Lenovo shouldn’t be very proud of the I/O selection on this laptop. It has two USB Type-C 3.1 (Gen. 1) ports on the left (both can be used for charging), as well as a headphone jack, while the right side houses only one USB Type-A 3.1 (Gen. 1) port and the power button.
Disassembly, upgrade options and maintenance
The Yoga C740 (14) has 9 Torx-headed screws that hold the bottom panel to the chassis of the device. After you remove them, make sure you are very careful with your plastic pry tool, because the package is pretty tight.
Despite the usage of a pretty standard cooling setup, it is interesting to see how short and fat the heat pipe in use actually is. Moreover, around 50% or more of its length is concentrated in making contact with the heat spreader.
Sadly, you won’t be able to upgrade Yoga C740 (14)’s memory, as all of the chips are soldered. Ultimately, this means you are left with the maximum amount of RAM being 16GB. At least Lenovo didn’t solder the SSD chips but is rather using an M.2 PCIe x4 slot to your favor.
Battery-wise, there is a 51Wh pack, which takes a good amount of the bottom half of this device.
Lenovo Yoga C740 (14) has a touchscreen Full HD IPS panel, BOE NV140FHM-N65 (BOE0855). Its diagonal is 14-inch (35.5 cm), and the resolution – 1920 х 1080p. Additionally, the screen ratio is 16:9, the pixel density – 157 ppi, their pitch – 0.161 х 0.161 mm. The screen can be considered Retina when viewed from at least 55 cm (from this distance, the average human eye can’t see the individual pixels).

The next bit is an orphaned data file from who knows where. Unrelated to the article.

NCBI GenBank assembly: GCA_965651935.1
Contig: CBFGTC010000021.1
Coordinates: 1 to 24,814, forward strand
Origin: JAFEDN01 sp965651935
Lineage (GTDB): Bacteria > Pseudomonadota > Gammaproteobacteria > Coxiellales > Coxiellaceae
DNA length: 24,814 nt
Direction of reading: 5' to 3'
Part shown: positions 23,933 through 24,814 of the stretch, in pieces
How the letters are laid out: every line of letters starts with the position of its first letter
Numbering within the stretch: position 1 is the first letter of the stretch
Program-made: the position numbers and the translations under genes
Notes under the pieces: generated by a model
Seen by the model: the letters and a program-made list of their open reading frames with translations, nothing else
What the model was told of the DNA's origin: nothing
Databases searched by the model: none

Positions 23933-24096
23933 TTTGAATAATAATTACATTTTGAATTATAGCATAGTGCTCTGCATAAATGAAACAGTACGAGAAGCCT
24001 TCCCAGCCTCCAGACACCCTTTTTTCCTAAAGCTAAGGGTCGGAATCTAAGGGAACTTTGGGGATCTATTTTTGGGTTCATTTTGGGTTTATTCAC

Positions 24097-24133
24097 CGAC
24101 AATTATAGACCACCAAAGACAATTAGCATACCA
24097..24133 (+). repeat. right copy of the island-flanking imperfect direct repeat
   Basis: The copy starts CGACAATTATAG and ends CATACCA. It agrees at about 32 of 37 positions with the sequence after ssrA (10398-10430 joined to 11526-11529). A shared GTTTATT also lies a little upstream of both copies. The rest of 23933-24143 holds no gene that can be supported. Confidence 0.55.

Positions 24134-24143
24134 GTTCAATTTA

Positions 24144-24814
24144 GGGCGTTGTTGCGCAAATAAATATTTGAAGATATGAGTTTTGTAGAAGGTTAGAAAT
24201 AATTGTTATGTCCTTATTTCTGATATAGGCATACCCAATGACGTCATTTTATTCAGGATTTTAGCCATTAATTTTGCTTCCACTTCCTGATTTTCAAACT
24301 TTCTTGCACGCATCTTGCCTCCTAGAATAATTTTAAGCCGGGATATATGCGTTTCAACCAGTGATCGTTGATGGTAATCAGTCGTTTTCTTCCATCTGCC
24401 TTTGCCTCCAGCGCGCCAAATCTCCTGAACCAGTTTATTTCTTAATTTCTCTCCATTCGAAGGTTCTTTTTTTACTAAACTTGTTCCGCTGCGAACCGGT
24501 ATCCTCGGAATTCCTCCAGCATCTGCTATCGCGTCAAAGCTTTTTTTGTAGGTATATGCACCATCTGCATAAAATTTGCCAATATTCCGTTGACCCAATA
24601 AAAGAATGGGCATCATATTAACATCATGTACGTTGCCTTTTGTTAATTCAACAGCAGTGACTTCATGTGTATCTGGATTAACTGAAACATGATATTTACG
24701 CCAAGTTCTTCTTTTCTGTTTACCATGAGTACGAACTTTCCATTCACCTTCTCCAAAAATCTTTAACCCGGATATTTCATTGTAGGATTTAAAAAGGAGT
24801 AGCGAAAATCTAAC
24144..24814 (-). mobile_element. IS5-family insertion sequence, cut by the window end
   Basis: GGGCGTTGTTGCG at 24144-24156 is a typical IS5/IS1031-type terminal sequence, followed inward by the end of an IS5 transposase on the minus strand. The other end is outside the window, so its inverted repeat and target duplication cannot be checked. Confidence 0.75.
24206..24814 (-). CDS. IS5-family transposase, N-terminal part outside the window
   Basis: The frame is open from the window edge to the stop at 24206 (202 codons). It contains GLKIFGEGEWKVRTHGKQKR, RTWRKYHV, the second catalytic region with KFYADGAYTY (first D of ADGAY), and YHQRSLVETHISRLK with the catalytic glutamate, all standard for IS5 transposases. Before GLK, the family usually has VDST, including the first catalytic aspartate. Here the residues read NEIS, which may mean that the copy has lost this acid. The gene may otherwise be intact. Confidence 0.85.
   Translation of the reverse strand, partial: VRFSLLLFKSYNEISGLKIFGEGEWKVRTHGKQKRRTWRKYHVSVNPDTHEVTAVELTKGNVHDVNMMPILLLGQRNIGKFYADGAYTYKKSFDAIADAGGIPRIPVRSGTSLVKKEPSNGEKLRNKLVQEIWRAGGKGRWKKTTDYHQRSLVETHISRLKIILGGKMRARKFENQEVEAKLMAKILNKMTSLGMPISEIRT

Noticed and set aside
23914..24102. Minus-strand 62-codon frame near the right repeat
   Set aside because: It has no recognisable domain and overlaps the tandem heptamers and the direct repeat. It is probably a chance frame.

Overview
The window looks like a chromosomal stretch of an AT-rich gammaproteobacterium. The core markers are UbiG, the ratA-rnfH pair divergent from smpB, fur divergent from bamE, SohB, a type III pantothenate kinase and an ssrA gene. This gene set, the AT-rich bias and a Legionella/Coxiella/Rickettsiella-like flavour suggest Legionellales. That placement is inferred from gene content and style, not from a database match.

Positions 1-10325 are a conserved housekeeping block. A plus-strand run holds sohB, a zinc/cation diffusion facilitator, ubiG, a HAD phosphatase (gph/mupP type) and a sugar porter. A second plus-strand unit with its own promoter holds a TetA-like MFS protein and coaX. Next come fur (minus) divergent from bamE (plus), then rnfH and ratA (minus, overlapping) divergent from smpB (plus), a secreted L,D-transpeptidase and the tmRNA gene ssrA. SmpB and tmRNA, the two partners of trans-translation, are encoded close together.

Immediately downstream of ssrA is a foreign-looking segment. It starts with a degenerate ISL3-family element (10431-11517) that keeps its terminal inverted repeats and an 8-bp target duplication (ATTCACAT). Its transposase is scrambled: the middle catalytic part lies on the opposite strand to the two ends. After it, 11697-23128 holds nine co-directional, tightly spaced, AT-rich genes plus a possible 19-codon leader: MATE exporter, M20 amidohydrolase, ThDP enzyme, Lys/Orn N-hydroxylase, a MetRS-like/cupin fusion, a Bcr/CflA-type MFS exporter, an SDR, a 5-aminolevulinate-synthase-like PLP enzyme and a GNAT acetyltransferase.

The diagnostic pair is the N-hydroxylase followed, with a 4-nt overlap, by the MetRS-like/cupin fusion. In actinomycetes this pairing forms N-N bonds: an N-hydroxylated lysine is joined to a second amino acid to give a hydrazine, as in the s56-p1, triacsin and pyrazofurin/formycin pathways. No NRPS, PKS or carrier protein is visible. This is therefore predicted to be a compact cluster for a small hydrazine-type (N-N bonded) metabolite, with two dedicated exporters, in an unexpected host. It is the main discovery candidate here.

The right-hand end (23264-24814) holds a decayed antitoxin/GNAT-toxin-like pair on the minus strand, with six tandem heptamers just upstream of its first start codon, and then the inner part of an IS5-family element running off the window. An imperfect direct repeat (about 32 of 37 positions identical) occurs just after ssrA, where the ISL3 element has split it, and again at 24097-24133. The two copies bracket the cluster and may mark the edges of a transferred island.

This laptop has comfortable viewing angles. We offer images at different angles to evaluate the quality.
The maximum measured brightness is 310 nits (cd/m2) in the middle of the screen and 297 nits (cd/m2) average across the surface with a maximum deviation of 7%. The Correlated Color Temperature on a white screen and at maximum brightness is 6410K – slightly warmer than the 6500K temperature for sRGB, which is great. The average color temperature through the grey scale before profiling is 6240K.
In the illustration below you can see how the display performs from uniformity perspective. The illustration below shows how matters are for operational brightness levels (approximately 140 nits) – in this particular case at 82% Brightness (White level = 142 cd/m2, Black level = 0.12 cd/m2).
Values of dE2000 over 4.0 should not occur, and this parameter is one of the first you should check if you intend to use the laptop for color-sensitive work (a maximum tolerance of 2.0 ). The contrast ratio is excellent – 1170:1 (1060:1).